When the world’s population reaches 10 billion in 2050, how will everyone get fed? Actually, a recent report underscored, the challenge is harder: How will everyone get fed without frying the planet?

Climate change is usually associated with power plant smokestacks pumping out carbon dioxide. But a quarter of greenhouse gas emissions results from agriculture and related changes in the way people use land. A study released last month by the United Nations, the World Bank and the World Resources Institute, an environmental think tank, found that if agriculture gets no more efficient before mid-century, humans will have to wipe out most of the rest of the world’s forests, kill off countless species and blow past dangerous global warming thresholds to feed the expanding population. Even if agricultural productivity rises at typical rates, humans will still need to clear land equivalent to twice the size of India. Meanwhile, reforesting land, not clearing it, is high on the to-do list for restraining global greenhouse gas emissions, since growing plants absorb and store carbon dioxide.

Environmentalists have stressed that meat-heavy diets tend to produce lots of emissions, since grazing animals require lots of cleared land, and they produce methane — a potent greenhouse gas — as they digest. One of the study’s authors found that the average European’s diet produces as many greenhouse gas emissions as her consumption of everything else. Unsurprisingly, the report recommends moderating — though far from eliminating — consumption of red meat.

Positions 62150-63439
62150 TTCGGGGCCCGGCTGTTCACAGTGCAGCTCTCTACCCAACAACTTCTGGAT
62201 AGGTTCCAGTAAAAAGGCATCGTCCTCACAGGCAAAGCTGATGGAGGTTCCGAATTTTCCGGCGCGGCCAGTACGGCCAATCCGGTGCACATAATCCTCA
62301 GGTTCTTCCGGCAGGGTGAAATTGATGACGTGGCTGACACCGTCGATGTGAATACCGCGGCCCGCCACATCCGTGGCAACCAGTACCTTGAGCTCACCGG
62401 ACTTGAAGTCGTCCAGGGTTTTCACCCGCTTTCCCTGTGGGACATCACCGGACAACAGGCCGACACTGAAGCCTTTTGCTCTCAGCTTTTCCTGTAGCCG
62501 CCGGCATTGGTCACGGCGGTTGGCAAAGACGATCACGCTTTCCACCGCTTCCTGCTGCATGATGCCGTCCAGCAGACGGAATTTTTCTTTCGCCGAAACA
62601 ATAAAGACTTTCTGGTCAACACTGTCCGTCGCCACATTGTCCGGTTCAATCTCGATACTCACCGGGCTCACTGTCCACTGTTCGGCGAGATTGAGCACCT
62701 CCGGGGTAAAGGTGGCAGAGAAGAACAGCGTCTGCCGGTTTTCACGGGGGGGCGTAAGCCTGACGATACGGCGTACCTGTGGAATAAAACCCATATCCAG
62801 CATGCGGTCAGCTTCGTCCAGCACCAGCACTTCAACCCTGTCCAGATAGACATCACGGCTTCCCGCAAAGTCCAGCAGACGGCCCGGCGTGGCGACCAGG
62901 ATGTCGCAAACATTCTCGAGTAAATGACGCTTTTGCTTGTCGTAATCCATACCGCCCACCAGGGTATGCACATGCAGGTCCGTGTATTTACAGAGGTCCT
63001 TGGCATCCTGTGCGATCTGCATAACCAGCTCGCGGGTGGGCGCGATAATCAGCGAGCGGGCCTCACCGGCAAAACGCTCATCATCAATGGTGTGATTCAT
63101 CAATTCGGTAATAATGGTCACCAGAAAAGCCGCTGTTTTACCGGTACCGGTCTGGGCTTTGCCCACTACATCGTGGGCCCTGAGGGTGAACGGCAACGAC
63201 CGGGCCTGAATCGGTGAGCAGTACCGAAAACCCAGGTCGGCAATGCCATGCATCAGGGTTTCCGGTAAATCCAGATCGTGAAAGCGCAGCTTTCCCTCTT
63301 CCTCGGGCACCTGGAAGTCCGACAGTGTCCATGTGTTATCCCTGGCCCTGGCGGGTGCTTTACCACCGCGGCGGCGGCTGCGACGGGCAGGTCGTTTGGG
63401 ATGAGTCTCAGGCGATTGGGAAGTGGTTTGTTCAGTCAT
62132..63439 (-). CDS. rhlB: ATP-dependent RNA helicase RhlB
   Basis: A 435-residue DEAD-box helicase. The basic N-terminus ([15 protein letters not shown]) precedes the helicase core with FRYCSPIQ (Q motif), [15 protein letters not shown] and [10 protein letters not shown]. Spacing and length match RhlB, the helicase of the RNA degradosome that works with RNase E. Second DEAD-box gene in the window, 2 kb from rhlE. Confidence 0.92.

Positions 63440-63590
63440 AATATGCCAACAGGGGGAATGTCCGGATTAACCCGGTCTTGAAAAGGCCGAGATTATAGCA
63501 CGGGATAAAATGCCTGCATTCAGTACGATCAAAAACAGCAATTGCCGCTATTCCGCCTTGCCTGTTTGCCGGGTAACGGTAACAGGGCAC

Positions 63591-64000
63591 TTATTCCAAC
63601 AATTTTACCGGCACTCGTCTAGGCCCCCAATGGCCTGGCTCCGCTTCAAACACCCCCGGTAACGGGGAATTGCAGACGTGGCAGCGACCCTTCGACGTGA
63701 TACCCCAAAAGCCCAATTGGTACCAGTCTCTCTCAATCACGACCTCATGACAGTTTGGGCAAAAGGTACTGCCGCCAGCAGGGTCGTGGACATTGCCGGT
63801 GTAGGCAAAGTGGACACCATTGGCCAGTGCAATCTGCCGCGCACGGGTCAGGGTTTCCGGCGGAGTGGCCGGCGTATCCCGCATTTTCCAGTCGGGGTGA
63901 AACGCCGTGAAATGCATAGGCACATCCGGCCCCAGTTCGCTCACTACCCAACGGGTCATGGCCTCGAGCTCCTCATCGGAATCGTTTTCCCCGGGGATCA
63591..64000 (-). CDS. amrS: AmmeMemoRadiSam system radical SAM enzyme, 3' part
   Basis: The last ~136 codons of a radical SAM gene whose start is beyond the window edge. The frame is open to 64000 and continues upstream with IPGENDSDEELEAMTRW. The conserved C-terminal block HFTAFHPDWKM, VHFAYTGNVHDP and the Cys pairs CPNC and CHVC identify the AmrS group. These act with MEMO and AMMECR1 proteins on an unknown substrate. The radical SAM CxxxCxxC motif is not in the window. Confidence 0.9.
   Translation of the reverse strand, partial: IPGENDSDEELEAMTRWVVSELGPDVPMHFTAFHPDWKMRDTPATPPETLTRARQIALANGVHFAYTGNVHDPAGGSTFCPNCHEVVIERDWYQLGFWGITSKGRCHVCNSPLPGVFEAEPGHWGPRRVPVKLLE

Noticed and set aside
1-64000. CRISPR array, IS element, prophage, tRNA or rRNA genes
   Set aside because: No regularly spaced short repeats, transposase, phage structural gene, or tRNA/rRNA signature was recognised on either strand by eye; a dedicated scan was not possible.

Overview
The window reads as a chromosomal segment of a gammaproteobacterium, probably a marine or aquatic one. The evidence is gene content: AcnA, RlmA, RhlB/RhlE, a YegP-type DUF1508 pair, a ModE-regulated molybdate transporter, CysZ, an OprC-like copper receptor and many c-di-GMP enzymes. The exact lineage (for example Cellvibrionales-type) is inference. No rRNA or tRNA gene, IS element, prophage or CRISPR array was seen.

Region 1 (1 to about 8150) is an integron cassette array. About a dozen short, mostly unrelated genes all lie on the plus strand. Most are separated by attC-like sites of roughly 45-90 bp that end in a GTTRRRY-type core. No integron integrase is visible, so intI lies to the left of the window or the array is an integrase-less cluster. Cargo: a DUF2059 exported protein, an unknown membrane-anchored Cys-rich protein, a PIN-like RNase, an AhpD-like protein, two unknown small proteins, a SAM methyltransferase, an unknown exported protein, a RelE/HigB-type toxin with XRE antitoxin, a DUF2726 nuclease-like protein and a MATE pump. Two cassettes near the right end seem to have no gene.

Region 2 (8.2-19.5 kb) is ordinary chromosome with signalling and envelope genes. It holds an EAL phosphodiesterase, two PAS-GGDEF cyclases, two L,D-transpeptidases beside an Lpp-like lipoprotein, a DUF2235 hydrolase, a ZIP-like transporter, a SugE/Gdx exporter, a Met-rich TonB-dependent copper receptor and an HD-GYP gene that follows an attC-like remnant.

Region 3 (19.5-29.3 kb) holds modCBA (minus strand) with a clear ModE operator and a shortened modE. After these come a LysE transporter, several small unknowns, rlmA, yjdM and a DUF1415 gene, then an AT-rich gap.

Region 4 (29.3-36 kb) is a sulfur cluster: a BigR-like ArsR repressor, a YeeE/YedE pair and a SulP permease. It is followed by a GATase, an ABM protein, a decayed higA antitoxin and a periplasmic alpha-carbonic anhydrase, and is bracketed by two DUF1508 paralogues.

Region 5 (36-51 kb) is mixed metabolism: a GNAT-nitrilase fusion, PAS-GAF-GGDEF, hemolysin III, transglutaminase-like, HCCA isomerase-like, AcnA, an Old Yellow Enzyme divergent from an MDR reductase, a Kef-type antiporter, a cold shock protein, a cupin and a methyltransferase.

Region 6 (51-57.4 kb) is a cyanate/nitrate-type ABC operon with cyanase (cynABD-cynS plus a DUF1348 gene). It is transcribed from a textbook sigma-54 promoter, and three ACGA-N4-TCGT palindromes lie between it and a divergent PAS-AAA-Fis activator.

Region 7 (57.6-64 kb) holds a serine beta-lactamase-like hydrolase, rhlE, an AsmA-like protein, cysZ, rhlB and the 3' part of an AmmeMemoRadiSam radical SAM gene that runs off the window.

But that is not the only answer. Humans have to get much better at growing more on less land. Raising cows more quickly, through better managing their feed and other measures, would mean less time grazing and emitting methane before they produce meat for market. New feed additives could also cut how much methane is emitted by grazing animals. Using new gene editing techniques could produce crops that boost farm efficiency and produce fewer greenhouse emissions. Employing new food preservation technologies on produce would prevent useless rot and waste.

A new and more accurate accounting method enabled one of the researchers, Princeton University’s Tim Searchinger, to calculate that biofuels are actually environmental villains: “Using ethanol or biodiesel contributes two to three times the greenhouse gas emissions of gasoline or diesel over more than 30 years,” he found. Government subsidies for biofuels should end. Meanwhile, governments should enforce strict protections for existing forests, keeping their biodiversity unharmed and tons of carbon dioxide sequestered in their plant growth. Agricultural lands on the margins of usefulness should be restored as forests or peatlands.

In fact, humanity has a surprising range of options to clean up food production and satiate a rapidly growing population. It will just take much more attention and money than is currently spent on these matters. Many of the nations that must preserve their precious forests have not taken the basic steps needed to do so or are threatening to turn back on their commitments, as is the case in Brazil. This picture must change.

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